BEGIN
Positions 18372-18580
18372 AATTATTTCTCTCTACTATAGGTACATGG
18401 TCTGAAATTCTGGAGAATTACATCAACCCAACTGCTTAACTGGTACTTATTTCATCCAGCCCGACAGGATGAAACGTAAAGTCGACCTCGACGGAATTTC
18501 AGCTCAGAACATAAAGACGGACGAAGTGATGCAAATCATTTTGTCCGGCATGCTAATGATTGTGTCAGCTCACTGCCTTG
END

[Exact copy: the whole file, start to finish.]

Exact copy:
Positions 18372-18580
18372 AATTATTTCTCTCTACTATAGGTACATGG
18401 TCTGAAATTCTGGAGAATTACATCAACCCAACTGCTTAACTGGTACTTATTTCATCCAGCCCGACAGGATGAAACGTAAAGTCGACCTCGACGGAATTTC
18501 AGCTCAGAACATAAAGACGGACGAAGTGATGCAAATCATTTTGTCCGGCATGCTAATGATTGTGTCAGCTCACTGCCTTG